Thursday, February 15, 2018
The Goshen Common Council will hold a public hearing at which users of the Goshen Sewer Utility, owners of property served or to be served by the Goshen Sewer Utility, and other interested persons may be heard concerning an ordinance to establish a schedule of rates and charges for services of the Goshen... more
Thursday, February 15, 2018
The Goshen Common Council will hold a public hearing at its regular meeting on March 20, 2018 at 7:00 p.m. at which users of the Goshen Water Utility, owners of property served or to be served by the Goshen Water Utility, and other interested persons may be heard concerning an ordinance to establish... more
Friday, February 9, 2018
NOTE: The following is a message from the Michiana Area Council of Governments' Interurban Trolley: Due to the current weather conditions we are suspending service on the Interurban Trolley and Interurban Trolley ADA Access Service at 6 p.m. The Interurban Trolley and Interurban Trolley ADA... more
(Above picture: Stormwater runoff from snowmelt flowing into a storm drain. Please keep storm drains clear of fallen leaves and ice over the next months to help prevent standing water issues on City streets. Thank you.) The Department of Stormwater Management is part of the Goshen Engineering Department and is located at 204 East Jefferson Street, Goshen, Indiana, which used to be the old Goshen High School.
The Goshen Department of Stormwater Management works daily to prevent polluted stormwater runoff from impacting our natural water resources by working closely with a variety of other public and private partners within the City of Goshen, Elkhart County, and the State of Indiana.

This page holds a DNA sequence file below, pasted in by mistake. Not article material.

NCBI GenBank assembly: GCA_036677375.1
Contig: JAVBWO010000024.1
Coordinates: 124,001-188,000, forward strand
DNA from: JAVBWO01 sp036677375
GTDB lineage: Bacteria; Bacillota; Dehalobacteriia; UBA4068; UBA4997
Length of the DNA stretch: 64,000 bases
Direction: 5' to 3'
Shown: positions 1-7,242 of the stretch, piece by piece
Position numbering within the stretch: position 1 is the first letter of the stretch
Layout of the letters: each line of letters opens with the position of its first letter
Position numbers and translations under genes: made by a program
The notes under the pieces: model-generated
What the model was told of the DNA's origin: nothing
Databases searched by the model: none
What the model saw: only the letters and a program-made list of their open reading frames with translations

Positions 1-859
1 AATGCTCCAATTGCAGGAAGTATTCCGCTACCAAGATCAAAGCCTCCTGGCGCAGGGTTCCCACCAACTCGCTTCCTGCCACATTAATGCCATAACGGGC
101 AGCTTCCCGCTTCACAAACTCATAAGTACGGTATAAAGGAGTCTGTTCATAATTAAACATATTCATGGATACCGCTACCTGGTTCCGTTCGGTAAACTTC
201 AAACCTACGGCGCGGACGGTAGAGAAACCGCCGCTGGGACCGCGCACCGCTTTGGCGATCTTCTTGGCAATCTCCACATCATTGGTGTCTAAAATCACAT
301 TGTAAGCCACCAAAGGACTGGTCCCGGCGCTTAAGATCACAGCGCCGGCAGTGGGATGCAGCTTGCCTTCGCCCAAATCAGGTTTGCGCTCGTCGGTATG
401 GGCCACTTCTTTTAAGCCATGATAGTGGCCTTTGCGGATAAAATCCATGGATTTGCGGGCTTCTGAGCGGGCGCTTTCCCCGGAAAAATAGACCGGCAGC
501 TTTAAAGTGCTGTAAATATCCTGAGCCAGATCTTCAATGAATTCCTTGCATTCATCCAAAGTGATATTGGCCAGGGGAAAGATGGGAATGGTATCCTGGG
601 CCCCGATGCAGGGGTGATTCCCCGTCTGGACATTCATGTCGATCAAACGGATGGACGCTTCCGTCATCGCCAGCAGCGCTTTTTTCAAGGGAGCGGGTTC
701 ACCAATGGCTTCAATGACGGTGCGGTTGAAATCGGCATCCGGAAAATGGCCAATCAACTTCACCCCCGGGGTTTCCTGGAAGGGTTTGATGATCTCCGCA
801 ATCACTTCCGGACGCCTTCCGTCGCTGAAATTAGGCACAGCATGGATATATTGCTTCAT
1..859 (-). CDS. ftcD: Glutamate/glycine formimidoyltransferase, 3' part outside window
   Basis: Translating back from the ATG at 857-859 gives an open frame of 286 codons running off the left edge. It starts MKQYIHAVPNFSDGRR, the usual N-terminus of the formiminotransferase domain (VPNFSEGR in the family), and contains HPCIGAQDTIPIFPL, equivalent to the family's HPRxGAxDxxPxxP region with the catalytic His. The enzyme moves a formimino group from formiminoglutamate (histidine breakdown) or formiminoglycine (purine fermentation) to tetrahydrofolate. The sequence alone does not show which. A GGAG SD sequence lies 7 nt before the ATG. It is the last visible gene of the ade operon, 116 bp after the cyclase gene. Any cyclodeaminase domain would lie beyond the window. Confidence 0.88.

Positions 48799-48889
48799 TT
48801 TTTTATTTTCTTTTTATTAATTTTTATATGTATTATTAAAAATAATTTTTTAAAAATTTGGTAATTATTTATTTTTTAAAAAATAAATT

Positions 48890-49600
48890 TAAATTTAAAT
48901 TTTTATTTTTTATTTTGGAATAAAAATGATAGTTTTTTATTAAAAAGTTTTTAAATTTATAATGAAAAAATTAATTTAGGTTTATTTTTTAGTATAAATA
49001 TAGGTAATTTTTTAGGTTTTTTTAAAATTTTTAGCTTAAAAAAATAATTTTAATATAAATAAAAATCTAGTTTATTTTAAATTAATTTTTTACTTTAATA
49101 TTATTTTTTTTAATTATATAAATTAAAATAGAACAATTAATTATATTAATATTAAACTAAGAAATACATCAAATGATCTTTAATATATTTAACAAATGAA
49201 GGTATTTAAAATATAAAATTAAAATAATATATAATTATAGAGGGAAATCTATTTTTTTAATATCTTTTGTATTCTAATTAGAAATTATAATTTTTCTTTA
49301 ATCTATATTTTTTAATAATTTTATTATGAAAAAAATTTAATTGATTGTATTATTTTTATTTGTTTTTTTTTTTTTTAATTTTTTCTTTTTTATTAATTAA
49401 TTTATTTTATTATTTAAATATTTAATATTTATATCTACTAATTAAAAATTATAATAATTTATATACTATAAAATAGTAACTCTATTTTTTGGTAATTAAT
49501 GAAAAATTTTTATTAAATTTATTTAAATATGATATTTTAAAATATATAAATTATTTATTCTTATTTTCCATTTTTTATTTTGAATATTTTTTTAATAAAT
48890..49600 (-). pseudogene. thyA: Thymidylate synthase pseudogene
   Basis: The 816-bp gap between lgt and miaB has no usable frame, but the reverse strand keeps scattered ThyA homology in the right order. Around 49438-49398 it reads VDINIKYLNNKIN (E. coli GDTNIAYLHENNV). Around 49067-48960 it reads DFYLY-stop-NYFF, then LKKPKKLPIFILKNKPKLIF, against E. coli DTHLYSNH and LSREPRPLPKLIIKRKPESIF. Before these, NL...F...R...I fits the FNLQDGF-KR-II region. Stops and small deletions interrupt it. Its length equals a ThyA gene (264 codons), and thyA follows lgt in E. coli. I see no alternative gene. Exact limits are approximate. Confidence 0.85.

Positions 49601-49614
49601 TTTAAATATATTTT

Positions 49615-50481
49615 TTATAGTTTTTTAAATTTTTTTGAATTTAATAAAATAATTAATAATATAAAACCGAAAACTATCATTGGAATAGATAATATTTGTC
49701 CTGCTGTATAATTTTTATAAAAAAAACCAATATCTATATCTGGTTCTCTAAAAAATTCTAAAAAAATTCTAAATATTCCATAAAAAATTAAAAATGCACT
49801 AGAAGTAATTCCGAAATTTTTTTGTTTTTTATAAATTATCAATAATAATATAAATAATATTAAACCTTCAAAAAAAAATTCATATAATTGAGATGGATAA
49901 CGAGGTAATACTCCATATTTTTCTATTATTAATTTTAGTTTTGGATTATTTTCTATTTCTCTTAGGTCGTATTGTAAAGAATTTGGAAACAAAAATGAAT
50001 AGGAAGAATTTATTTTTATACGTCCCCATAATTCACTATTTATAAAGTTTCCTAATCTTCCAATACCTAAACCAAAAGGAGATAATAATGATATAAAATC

The goal for the management of stormwater is "Clean Water for Everyone". In order to get there, the Department of Stormwater Management provides education and opportunities for the public to be involved, identifies and addresses illicit discharges to the storm sewer system or our local waterways, monitors construction sites and newly developed areas for stormwater compliance, and makes sure the City conducts operations and maintains its facilities in a manner that does not introduce pollution into our own local waterways.
Stormwater is water from snow and ice melting, as well as rainwater from storms. When rain or melting snow and ice fall or flow across natural surfaces like forests and grassy areas, most of it will soak into the soil. When it lands on streets, parking lots, and other hard surfaces, it runs off to another location like a storm drain or a local waterway.
As stormwater flows (or snow melts), it picks up debris (such as trash, grass clippings, etc.), chemicals (such as fertilizers and pesticides), sediment, and other pollutants. This "contaminated" water then enters a storm sewer system and is eventually discharged to a local wetland, stream, or river.
Within the City of Goshen and other urban areas, stormwater runoff comes from yards, roofs, driveways, parking lots, construction sites, and streets (these are all called hard surfaces except for yards), and flows into miles of storm sewers, swales, and ditches located under or next to our City streets and eventually reaches our local waterways. Stormwater picks up oil, grease, sediments, automotive fluids, trash, lawn chemicals, and other pollutants that are harmful to the environment and is often discharged/released to our local waterways untreated. Untreated stormwater affects our ability to use our local water bodies for drinking, fishing, and recreational purposes and it degrades fish and other aquatic habitats. The only way to lessen stormwater pollution is to reduce the amount of pollutants washed away by stormwater.
For more information on the origins of the Department of Stormwater Management and the Staff, click here.
For additional stormwater and water quality related news visit the Stormwater News Archive.
January 2018: This month's Newsletter explains the reason behind the Newsletter and points towards an upcoming Stormwater Quiz that will help determine the Stormwater Department's educational focus for 2018. Finally, it highlights the Stormwater Hunter of the Year: Maynard Hartsough.
December 2017: This month's Newsletter is a Review of all that has happened in the world of stormwater both locally and globally in 2017 and a small Preview of what is to come in 2018. Additionally, we here at the Goshen Stormwater Department would like to wish everyone a Merry Christmas, Happy Holidays, and Peace to All.
To see past editions of the Stormwater Toolbox Newsletter click here.